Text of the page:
Why We Can Thank Libra for Boosting Stable Coins and Clarity on Regulation
I can hardly remember when the announcement of a project kept the blockchain world that busy. When Facebook announced Libra in mid-June 2019, the euphoria was huge. The general public was impressed by the companies that supported the project and their noble goals: Thanks to the new crypto currency Libra, 1.7 billion people worldwide without a bank account would finally get access to the global financial system and be able to transfer money securely and cheaply. It was said that a new world currency would emerge, and some libertarians were even beginning to dream of a new decentralized world order.
The Status Quo Post-Euphoria
Today, a good five months later, the initial euphoria has turned into a hangover mood. It seems as if the promoters of the project had underestimated the reaction of the governments, regulatory authorities and central banks. And above all Facebook’s founder Mark Zuckerberg had misjudged how bad the company’s reputation had become with political decision-makers since the Cambridge-Analytica scandal.
The harsh criticism of the Libra project and the hearings in the US Senate have not helped to strengthen the project. On the contrary, around a quarter of the companies that initially launched the project have now dropped out due to regulatory pressure in the US, including Paypal, Visa, Mastercard, eBay, Mercado Pago, Stripe and Booking.
Is Libra dead now? It is hard to imagine that a company like Facebook, which has the resources to hire the world’s smartest teams, could misjudge a situation to such an extent, and it is more likely that the situation isn’t exactly the way we, the viewers, perceive it to be. However, I am convinced that similar projects will be realized within the next few years or even months. The Chinese are developing a stablecoin and cryptocurrency, and the central banks, which were initially so critical about the topic, are publicly thinking about e-currencies.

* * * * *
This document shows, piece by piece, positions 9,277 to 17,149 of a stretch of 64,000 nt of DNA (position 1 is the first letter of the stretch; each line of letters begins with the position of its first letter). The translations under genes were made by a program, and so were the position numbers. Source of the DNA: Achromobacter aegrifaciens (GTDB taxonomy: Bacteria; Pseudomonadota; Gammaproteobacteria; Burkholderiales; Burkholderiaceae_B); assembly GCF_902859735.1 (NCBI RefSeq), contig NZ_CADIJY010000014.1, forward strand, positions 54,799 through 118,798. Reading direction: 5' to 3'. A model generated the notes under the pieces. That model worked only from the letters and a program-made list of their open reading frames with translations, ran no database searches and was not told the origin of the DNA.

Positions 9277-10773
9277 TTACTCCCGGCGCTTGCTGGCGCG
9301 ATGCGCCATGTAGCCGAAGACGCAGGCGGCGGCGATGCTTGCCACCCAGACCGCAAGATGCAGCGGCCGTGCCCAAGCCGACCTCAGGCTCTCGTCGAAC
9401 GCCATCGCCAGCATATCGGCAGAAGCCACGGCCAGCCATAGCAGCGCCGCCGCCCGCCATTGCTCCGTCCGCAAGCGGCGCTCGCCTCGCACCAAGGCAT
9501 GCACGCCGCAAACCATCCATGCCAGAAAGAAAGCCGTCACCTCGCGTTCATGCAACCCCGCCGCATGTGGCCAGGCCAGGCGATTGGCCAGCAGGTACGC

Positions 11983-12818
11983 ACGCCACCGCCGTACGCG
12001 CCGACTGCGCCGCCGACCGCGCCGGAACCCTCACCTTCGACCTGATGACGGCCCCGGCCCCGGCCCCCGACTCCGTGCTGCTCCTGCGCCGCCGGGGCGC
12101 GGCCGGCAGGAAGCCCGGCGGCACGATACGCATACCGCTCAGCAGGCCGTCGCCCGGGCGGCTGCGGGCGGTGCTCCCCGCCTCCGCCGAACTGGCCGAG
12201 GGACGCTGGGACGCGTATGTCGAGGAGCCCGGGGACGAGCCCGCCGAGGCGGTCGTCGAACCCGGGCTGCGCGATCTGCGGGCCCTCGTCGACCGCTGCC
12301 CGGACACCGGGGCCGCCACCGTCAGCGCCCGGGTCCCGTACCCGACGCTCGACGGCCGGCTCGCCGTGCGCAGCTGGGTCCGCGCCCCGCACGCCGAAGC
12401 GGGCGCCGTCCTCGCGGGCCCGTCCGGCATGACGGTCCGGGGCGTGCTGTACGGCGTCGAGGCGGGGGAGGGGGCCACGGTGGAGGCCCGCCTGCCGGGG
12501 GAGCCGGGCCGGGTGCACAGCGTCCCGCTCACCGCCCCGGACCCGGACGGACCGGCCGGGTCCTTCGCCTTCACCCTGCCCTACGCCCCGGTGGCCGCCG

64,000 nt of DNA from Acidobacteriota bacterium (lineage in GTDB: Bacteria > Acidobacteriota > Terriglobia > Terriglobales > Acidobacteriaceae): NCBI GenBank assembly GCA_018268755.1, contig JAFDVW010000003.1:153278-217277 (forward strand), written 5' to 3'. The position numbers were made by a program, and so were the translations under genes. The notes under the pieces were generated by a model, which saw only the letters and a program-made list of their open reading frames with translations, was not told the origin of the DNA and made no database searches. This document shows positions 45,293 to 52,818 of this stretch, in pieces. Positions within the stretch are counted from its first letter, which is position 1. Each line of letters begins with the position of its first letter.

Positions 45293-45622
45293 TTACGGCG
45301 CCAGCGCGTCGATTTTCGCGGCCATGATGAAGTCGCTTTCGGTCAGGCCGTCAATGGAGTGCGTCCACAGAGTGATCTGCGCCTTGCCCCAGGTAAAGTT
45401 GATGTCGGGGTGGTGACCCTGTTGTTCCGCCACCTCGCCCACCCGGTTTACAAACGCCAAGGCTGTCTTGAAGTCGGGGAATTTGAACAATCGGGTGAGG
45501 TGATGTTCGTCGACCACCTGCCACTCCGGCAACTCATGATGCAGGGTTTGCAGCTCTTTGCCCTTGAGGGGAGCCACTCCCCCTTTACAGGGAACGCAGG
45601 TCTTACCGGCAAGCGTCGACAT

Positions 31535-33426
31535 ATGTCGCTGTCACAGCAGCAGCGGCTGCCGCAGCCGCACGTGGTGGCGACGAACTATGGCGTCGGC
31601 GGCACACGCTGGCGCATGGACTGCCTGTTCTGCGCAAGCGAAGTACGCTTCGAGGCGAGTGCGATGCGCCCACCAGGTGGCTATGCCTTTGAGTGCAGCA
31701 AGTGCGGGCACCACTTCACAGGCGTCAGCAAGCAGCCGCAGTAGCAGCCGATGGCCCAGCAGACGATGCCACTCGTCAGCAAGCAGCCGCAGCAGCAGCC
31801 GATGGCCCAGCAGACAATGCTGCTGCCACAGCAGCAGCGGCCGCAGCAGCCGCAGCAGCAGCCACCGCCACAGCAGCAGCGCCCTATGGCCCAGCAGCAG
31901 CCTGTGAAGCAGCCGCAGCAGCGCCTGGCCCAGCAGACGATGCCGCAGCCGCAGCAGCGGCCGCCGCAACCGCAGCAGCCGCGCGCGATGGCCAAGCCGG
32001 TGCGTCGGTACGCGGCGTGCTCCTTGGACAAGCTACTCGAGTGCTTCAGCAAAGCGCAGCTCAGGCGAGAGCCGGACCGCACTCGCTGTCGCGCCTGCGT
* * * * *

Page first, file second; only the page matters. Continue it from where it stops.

The Spirit of Decentralization
Thanks to Blockchain, the spirit of decentralization is out of the bottle. And I am grateful to the Libra initiators for facing the global discussion and bearing such a defeat. Governments, regulators and central banks all around the world are now forced to deal with the impact of these new technological opportunities. And thanks to Facebook, blockchain and crypto currencies have become a hot topic in boardrooms around the world.
In my opinion, the massive resistance of the state institutions towards the Libra project shows how much respect and fear they have of the disruptive potential of decentralization and the associated technology. When the G7, the central banks, the European Commission, the Financial Task Force or the Financial Stability Board shoot at Libra, this can only indicate one thing: The immense impact of crypto currencies and blockchain projects on the real economy, society and politics. The institutions are torn between the risks and the opportunities that blockchain offers.
The question is: Who determines what the future looks like? The private sector or the state? Because the essence of blockchain is that it allows other, decentralized forms of organization and can make intermediaries and central institutions obsolete.
The Role of Regulators and Traditional Banks
The Swiss regulator does not interfere in the debate by commenting. In keeping with its nature, it has issued guidelines for dealing with stable coins. Since there is no specific regulation governing stable coins, the Financial Market Supervisory Authority (FINMA) affirms its functional approach (“substance over form”) — where the economic function and purpose of a token defines the regulatory treatment — and follows the principle of “same risks, same rules”, while making its assessment on a case-by-case basis.
In addition, The Swiss National Bank (SNB) and the Bank for International Settlements (BIS) have signed an operational agreement on the BIS Innovation Hub Centre in Switzerland. They will examine the integration of digital central bank money — a kind of stablecoin — into a distributed ledger technology infrastructure. This new form of digital central bank money would aim to facilitate the settlement of tokenized assets between financial institutions.
Without Libra, global discussions about crypto currencies and stable coins would not have progressed so quickly and intensively. Regardless of whether Libra is implemented or not, Facebook has paved the way for the further acceptance of blockchain applications with Libra — intentionally or not.
– Mathias Ruch, founder & CEO of CV VC